Looking for a moment at Naomi’s words we should realize something that might surprise us. We should realize that Naomi’s words actually introduce a kind of sexual tension into the story. Naomi says to Ruth: “Go and uncover his feet and lie down.” And we should know that the Hebrew word ‘feet’ is sometimes used as euphemism for genitals in that language and culture. The Hebrew word used by Naomi is a words either for legs or feet, but in any case it has a double meaning – the sexual connotation remains.
We also note Naomi’s instruction to Ruth ‘to lie down’ – which also has a double meaning. It can simply mean to lie down and to go to sleep. But in certain cases it can mean to sleep with – as in to have sexual relations with someone.
Let’s be clear, the movement of the story, and the words of the narrative do not suggest that Ruth and Boaz were involved sexually on the threshing floor. Yet the story contains within itself allusions and tensions that point to the compromising nature of the situation itself. The language of the story points to the fact that a night-time encounter between a man and woman of this sort is culturally inappropriate – it is far from customary or accepted practice. This particular situation is also fraught with sexual tension and desire.
Boaz has shaken off his grogginess. He realizes now that he is awake because his feet, his legs have been uncovered, and because there is a woman lying next to him. He blurts out “Who are you?”
She answers him – “Boaz, it’s me, Ruth, your servant. Spread your cloak over your servant, for you are next of kin.”
Once again, the words used here matter. When Ruth says, spread your cloak over your servant, the word used could equally be translated as wing. Ruth is not simply asking Boaz to keep her warm with his cloak. Rather, she is inviting Boaz to place a wing of protection around her and around Naomi. She is telling him that as next of kin to Naomi, he is well-placed to provide for their security.
Earlier in the story, when Boaz encountered Ruth gleaning in the field he announced this prayerful blessing upon her: “May you have a full reward from the Lord, the God of Israel, under whose wings you have come for refuge.” Now Ruth turns around and in effect says to him: “Boaz, you asked God to protect me. Will you be the instrument of God’s protection?” Boaz, will you be the answer to your own prayer?
Perhaps it is worthwhile to stop just for a second and ask whether we are prepared to be the answer to prayers we offer for others.
When we pray for someone who is lonely, are we prepared to be part of God’s answer to their loneliness.
When we pray for those who are hungry, are we prepared to be part of God’s answer to their need of food.
God touches our human lives, not exclusively, but frequently through each other. And when we pray for others, we need to remember that God may invite us to be the answer to our own prayer. Ruth invites Boaz to be the answer to his prayer to God for the protection of Ruth.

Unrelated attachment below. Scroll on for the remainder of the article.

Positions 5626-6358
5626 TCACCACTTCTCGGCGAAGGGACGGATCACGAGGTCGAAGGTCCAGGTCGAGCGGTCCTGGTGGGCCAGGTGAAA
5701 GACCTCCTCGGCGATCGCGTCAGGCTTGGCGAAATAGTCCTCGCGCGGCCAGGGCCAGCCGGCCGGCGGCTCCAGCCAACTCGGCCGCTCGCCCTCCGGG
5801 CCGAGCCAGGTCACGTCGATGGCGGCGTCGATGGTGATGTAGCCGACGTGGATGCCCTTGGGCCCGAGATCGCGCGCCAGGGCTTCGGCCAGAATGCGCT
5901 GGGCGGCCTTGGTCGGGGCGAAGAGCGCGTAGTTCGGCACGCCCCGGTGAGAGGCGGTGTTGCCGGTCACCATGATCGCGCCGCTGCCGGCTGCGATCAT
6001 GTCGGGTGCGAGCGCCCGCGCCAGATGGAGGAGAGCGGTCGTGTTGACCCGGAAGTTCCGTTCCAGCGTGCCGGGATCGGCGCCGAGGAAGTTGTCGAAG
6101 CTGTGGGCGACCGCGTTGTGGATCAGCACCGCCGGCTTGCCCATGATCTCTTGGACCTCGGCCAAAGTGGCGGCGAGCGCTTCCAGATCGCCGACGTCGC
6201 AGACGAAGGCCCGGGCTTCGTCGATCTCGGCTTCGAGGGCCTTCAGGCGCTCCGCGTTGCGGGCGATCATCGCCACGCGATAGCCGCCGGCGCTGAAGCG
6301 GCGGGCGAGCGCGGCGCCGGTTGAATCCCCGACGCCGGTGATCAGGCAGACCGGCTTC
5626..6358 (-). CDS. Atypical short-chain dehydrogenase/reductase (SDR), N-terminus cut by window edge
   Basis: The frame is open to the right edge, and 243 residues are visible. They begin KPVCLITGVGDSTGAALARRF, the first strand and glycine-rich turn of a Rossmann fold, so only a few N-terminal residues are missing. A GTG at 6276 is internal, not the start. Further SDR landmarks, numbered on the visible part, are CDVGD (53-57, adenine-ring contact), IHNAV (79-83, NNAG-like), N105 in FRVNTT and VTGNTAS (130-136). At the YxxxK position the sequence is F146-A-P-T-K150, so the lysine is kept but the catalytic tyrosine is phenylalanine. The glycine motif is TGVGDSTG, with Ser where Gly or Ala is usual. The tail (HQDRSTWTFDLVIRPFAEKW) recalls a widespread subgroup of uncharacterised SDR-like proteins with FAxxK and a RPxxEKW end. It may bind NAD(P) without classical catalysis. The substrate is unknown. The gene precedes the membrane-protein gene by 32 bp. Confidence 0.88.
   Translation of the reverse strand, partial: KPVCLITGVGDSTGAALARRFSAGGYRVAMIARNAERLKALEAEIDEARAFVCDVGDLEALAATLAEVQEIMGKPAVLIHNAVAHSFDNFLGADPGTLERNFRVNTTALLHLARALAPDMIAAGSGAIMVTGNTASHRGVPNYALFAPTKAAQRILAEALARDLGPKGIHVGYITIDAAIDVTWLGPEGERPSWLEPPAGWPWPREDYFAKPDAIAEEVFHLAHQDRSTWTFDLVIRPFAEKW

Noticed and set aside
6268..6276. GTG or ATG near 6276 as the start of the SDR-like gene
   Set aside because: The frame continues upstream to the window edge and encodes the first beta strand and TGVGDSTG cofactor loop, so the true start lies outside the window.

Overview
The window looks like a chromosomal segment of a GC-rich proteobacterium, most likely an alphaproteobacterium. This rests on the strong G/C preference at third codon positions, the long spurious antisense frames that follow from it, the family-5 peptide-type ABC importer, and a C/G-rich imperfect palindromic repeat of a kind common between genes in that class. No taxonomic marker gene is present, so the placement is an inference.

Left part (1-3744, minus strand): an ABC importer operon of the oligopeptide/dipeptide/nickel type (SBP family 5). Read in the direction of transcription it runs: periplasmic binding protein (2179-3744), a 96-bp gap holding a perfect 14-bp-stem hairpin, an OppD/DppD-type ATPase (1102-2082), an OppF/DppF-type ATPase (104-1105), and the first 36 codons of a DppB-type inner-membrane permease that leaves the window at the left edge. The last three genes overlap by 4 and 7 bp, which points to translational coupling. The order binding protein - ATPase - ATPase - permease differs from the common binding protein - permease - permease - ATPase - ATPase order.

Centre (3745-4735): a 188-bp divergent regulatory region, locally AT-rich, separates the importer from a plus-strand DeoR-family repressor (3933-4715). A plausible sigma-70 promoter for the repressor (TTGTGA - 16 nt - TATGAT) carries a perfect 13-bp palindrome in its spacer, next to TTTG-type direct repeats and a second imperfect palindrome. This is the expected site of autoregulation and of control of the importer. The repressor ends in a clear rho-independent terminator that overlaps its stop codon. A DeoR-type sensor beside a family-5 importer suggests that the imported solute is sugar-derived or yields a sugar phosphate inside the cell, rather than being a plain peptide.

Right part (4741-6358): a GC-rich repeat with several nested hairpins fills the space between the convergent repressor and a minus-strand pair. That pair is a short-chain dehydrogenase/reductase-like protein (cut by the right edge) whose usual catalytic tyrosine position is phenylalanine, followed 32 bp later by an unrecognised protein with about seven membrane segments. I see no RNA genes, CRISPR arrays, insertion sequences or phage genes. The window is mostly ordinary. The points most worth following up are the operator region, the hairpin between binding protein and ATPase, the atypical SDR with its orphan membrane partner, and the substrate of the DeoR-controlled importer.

Ruth’s words to Boaz have another dimension as well – you see, the language of spreading a cloak over another is also the language of marriage. Ruth is not asking for protection in some general sense – rather she is asking him to take her as his wife. “Boaz, place your wing of protection around me, spread your cloak over me. Boaz, marry me, so that Naomi and I might find security.”
It is a strange and inappropriate situation set up by Naomi and Ruth.
It is a dramatic question that Ruth asks of Boaz.
Perhaps Naomi and Ruth are willing to take this risk, this unusual step – because they have some sense that Boaz will respond with kindness.
He is known as an upstanding member of God’s people.
He has already displayed kindness by helping Ruth in her gleaning.
He has shown himself to be trustworthy.
On account of this perhaps they are trusting that the cultural inappropriateness of the scene will not lead Boaz to reject Ruth.
So then, how does Boaz respond to this inappropriate and even sexually loaded intervention. How will he respond to the question? They’ve taken a risk. How will it turn out? The short answer is that Boaz in fact acts with loving kindness.
He says to Ruth: “May you be blessed by the Lord, my daughter; this last instance of your loyalty, your hesed, is better than the first… Do not be afraid, I will do for you all that you ask, for all the assembly of my people know that you are a worthy woman.”
Boaz praises Ruth and describes her request for marriage as an act of loving kindness. But maybe this leaves us confused. How is her request that he marry her an act of loving kindness? To answer this question we have to realize that Ruth had no obligation to seek a marriage with Boaz. She was free to seek marriage with any eligible man – perhaps a younger man, a more handsome man.